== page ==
With a virtually endless amount of options to choose from, picking the best bass lures for your next outing can be difficult. Many anglers rely on advice from their local bait shop when choosing new lures. But not all bait shops are run by honest people, and they may want to just sell you a lure rather than help you catch fish. Finding the right bass lures can be difficult, but there are really only five choices you must have in your tacklebox. We break down each lure for you to help you make educated decisions on your next purchase. Click on the next page to get started!
Probably the most versatile bass lure out there, the spinnerbait can be used in about a million different ways (okay, not a million). You can jig, slow retrieve, fast retrieve, twitch and hop your spinnerbait to coax a big bass to biting. There are countless varieties of colors, blades, blade shapes, weights, and sizes. Spinnerbaits can be used on their own or with trailers. There are so many things you can do with a spinnerbait, you really should have four or five in your tacklebox at a minimum. If you’re one of those anglers that brings several poles with you to the lake, make sure one of them is pre-rigged with a spinnerbait. Spinnerbaits are best in low light conditions, but I’ve seen anglers have immense success with them in almost any condition. Here’s a great video from Flukemaster on YouTube showing you just how many things you can do with a spinnerbait.
The lipless crankbait, or rattletrap, is another staple in the bass anglers arsenal. Its distinct swimming action and rattling noise make it a hard to resist lure. Anglers use lipless crankbaits all times of the year, but spring and fall appear to be the best times to try them out. They come in various sizes, from 1/4 ounce to 5/8 ounce. Several different manufacturers make lipless crankbaits, with Rat-L-Trap and Cotton Cordell being the most famous. Here’s a nice video from Scott Martin showing you how to use a lipless crankbait your next time out!
When I first saw tube baits, all I could think of was that as seen on TV lure from the 90’s called “The Flying Lure.” I remember trying it out and having zero luck with it. Needless to say, I was quite skeptical when I read so many anglers profess their loyalty to tube baits. But as I learned more about how to fish them, when to fish them, and just how many ways to rig them on your hook, I was intrigued. Sneakily this lure is one of my favorites, because I can use it in some really hard to fish areas. On top of that, it’s a really good bait for smallmouth bass, so I get to fish for species I don’t usually have a chance with because of its versatility. It’s not a hard lure to work, either. While you can put as much action on it as you want, you shouldn’t feel intimated when putting this on the hook. It’s a good working bait that mimics wounded bait fish. Check out Glenn May from BassResource.com as he explains the many ways you can rig and fish a tube bait. You’ll be glad you did!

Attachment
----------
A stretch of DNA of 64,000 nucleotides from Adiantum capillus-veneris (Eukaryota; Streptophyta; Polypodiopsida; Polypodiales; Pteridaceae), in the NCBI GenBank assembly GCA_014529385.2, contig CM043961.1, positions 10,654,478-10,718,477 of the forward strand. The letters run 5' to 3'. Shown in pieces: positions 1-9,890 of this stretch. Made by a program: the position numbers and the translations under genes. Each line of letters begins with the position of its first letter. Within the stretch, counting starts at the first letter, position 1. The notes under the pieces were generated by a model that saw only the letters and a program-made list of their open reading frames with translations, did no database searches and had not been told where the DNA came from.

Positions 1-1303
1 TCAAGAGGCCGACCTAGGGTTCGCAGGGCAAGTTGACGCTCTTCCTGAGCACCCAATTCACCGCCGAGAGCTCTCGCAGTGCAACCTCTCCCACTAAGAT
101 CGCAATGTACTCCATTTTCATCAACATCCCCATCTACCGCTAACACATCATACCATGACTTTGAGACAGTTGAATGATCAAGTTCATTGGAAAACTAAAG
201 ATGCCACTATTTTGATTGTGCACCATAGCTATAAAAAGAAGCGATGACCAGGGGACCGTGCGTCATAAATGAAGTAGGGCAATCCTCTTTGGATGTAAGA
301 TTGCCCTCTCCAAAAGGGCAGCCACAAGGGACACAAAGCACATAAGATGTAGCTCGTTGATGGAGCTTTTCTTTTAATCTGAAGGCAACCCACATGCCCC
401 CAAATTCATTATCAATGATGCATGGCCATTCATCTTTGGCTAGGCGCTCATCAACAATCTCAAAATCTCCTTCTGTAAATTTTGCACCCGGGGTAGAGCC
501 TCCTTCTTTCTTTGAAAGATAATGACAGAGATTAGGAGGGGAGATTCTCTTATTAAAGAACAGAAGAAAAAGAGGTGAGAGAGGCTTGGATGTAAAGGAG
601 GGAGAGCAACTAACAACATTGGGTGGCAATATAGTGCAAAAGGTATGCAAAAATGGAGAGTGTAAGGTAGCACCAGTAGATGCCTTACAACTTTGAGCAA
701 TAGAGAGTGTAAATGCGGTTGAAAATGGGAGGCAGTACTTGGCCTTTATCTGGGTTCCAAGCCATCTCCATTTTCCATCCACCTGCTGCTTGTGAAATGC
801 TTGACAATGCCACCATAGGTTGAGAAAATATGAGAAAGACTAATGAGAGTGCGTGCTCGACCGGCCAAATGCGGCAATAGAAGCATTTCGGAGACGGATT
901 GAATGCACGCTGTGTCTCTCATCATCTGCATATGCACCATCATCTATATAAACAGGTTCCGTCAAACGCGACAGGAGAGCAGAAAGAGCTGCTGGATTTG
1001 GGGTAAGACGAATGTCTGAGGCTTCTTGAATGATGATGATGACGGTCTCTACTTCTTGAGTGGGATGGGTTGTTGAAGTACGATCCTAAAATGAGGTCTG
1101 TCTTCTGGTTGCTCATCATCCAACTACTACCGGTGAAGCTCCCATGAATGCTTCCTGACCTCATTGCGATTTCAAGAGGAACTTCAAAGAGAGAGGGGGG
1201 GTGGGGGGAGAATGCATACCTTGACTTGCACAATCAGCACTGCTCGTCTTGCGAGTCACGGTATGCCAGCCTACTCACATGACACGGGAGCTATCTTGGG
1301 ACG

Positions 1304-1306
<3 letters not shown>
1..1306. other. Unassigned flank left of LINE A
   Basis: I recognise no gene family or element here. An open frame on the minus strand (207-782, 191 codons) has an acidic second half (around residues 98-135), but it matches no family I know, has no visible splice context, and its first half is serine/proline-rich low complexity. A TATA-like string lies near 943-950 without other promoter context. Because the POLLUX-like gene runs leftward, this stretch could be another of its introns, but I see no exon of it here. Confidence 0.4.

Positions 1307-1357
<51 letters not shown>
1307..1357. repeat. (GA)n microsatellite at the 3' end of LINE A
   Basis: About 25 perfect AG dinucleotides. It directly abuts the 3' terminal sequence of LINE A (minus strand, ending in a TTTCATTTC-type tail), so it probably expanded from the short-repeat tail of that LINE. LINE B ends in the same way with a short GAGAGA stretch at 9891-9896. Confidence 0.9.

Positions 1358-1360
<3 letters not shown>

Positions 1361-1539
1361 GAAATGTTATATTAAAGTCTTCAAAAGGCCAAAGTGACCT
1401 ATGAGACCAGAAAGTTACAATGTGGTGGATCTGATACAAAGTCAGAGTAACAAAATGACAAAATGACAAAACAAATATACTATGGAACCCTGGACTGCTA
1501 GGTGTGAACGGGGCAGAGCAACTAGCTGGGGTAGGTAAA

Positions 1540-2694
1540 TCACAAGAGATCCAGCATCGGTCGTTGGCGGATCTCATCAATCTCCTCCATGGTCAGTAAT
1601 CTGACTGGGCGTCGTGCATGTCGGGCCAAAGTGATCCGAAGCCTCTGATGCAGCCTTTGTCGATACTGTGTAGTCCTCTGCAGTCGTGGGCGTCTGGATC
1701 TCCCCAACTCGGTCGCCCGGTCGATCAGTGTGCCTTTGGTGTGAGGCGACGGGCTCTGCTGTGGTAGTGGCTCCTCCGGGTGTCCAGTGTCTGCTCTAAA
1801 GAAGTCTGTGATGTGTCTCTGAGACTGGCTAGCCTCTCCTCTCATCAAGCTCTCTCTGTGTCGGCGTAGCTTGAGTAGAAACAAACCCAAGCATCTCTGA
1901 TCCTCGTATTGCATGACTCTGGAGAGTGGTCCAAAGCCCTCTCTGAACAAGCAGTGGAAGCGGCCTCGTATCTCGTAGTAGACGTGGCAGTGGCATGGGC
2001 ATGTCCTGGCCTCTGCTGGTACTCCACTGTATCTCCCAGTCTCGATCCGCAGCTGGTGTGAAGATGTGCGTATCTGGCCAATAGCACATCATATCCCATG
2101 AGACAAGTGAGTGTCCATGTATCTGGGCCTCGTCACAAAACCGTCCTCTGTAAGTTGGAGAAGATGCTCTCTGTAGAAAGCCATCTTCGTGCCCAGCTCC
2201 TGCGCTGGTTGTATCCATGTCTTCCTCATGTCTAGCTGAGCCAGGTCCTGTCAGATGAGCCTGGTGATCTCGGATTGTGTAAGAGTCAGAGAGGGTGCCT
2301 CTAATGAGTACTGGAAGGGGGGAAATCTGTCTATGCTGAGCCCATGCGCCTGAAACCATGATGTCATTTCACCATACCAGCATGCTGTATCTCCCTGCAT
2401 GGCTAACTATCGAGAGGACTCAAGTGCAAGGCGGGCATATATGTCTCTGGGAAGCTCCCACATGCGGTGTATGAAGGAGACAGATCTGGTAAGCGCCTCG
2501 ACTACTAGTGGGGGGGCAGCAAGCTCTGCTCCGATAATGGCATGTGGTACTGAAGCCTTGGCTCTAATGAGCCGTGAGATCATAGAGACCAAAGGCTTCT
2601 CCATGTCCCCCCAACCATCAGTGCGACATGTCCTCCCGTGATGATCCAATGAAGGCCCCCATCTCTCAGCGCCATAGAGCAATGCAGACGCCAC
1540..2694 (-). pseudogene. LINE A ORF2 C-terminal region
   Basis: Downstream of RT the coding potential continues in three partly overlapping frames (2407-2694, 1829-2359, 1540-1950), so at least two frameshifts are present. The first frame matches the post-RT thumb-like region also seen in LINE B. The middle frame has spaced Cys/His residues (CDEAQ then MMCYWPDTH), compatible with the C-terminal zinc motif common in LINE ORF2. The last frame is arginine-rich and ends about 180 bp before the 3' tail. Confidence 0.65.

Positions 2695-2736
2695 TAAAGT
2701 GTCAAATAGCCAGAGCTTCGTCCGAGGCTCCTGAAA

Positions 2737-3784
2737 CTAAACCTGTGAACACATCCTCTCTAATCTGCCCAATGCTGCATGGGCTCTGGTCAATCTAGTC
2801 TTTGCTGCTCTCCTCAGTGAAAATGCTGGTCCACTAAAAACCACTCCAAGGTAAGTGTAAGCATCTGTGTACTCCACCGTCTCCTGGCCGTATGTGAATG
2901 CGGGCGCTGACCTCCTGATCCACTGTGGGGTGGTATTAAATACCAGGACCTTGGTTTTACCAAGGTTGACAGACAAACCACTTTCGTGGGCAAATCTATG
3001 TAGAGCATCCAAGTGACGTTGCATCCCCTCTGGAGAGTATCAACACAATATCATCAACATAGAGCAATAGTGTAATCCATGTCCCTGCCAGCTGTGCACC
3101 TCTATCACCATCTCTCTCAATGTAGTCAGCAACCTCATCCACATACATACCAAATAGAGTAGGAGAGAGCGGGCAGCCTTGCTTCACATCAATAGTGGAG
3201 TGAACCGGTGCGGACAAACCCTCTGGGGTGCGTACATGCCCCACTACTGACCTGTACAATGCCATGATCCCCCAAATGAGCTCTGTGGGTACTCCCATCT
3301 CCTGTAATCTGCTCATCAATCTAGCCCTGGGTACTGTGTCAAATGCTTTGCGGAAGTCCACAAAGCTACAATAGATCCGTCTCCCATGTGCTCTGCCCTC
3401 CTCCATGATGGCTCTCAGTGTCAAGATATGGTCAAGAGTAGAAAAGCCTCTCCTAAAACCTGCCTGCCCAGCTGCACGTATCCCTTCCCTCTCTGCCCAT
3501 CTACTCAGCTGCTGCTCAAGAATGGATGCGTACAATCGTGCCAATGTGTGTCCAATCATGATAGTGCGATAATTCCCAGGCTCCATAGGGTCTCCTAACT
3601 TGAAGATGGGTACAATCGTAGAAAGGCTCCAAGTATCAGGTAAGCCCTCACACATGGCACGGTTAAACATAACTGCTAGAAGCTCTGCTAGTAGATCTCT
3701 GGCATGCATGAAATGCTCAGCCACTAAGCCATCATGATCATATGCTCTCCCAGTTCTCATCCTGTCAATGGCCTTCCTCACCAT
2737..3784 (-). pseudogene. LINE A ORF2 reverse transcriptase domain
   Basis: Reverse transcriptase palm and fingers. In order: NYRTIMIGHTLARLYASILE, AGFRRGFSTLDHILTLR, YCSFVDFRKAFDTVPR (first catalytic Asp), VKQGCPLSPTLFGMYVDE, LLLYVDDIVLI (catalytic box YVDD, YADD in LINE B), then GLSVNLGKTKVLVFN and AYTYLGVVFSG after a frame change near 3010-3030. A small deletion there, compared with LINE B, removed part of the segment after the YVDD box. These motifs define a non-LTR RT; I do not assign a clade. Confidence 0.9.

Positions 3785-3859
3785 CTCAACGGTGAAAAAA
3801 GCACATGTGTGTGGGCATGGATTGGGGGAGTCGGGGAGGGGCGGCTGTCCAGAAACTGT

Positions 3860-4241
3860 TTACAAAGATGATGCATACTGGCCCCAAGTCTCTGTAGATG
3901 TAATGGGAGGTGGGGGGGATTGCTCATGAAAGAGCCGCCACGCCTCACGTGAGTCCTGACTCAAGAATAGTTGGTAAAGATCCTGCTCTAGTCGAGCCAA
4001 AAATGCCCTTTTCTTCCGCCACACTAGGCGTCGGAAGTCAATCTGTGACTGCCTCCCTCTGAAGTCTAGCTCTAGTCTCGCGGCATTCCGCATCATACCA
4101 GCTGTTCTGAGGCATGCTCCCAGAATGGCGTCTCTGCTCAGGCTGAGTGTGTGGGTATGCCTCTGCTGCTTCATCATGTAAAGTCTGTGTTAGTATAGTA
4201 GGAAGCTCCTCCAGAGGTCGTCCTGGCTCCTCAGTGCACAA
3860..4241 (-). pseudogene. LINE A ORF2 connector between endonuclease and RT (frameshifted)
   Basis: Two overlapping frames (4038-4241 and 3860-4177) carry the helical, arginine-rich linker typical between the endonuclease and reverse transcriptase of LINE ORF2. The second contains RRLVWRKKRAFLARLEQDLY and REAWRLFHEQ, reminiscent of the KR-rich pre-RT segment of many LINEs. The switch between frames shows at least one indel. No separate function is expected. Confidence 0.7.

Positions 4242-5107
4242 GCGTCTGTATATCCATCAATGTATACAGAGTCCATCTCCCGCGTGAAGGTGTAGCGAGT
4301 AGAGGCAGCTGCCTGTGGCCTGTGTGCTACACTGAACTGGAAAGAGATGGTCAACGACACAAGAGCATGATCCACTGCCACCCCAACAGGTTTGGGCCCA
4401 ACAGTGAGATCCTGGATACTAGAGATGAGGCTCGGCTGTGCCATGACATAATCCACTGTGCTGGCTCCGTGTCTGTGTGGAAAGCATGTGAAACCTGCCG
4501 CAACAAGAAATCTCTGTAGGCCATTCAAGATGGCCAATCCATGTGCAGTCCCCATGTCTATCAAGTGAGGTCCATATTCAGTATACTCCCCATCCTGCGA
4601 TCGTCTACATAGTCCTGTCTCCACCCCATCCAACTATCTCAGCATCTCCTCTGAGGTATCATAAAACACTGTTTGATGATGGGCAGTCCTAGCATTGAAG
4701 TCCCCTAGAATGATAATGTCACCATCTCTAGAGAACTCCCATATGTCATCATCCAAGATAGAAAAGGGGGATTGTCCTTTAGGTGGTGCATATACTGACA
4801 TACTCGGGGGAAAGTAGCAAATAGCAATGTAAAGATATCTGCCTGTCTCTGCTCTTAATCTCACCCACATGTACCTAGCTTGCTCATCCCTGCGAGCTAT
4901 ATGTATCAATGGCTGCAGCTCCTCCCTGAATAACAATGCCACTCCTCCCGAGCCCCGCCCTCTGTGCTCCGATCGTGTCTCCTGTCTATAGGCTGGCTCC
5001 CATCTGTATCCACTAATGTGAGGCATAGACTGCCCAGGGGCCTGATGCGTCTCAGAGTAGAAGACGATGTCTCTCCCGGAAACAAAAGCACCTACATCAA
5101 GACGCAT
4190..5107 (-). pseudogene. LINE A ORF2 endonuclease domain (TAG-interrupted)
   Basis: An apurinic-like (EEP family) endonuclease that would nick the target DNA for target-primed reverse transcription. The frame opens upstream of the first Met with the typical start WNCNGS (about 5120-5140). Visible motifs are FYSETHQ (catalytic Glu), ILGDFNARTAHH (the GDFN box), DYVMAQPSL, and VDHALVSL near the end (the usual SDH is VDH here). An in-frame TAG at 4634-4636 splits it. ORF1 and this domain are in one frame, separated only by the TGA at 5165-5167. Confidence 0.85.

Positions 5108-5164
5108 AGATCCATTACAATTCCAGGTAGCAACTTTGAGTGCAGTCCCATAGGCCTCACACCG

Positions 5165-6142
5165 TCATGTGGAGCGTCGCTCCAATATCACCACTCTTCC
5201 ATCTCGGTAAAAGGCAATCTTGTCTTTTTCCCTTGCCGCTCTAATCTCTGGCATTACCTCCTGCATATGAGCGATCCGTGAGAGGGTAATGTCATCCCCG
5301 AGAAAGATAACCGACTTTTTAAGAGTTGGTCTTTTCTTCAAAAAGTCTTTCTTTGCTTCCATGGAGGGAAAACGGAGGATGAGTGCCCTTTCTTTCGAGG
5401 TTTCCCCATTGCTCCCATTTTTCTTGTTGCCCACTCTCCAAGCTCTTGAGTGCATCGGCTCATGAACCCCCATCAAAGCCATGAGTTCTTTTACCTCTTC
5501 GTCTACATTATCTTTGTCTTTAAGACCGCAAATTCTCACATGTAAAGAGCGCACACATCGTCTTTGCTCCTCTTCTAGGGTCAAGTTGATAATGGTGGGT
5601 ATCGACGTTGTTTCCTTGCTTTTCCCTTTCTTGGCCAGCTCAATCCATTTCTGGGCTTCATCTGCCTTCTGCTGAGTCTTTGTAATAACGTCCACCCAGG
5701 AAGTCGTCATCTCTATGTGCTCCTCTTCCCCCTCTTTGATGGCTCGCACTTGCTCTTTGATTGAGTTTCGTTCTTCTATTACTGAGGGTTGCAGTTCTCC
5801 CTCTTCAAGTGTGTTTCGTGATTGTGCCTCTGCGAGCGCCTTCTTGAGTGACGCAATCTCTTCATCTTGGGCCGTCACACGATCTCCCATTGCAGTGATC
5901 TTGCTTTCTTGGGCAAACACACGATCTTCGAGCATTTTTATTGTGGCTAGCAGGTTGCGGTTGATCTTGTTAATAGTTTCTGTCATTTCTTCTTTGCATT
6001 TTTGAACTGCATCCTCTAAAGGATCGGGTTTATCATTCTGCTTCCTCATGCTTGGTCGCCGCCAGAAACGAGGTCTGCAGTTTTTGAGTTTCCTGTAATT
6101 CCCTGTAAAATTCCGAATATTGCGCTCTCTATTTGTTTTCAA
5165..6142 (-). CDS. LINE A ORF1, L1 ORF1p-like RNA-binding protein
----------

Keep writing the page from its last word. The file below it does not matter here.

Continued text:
For me, jigs were always the hardest lures to learn how to use. But they are almost always the most productive when others aren’t. A jig mimics bait subtly bouncing off the bottom of the body of water you’re fishing. They look a lot like spinnerbaits, but without the blades. You can use a jig bait deep or shallow, and it can coax a big bass into biting if you have some patience. If you’re moving fast, you don’t want to use a jig. But if you have the time, a jig works great. Depending on how you work your jig, you can get a good idea what structure you have on the bottom and cover some good area. Jigs are intended to look like crawfish and as we know, bass love crawfish. Check out this video from 1Rod1ReelFishing on how to fish a jig.
The plastic worm is the most popular bass lure out there today. For good reason. Generations of anglers have used worms and had success. So why stop using something that works? Plastic worms come in all different lengths and colors, each for a specific situation on the water. There are many ways to rig your worm- carolina rig, texas rig, wacky rig, so forth and so on. The action can be quite different worm to worm, so depending on how you’re looking to fish, there is a worm for you. Worms are so successful and so popular, I watched a video of someone jokingly fishing with gummy worms and twizzlers and actually catching fish! Worm fishing is always worth trying, no matter the conditions, so watch the following video from Scott Martin on how to texas rig a worm and get out there and do it!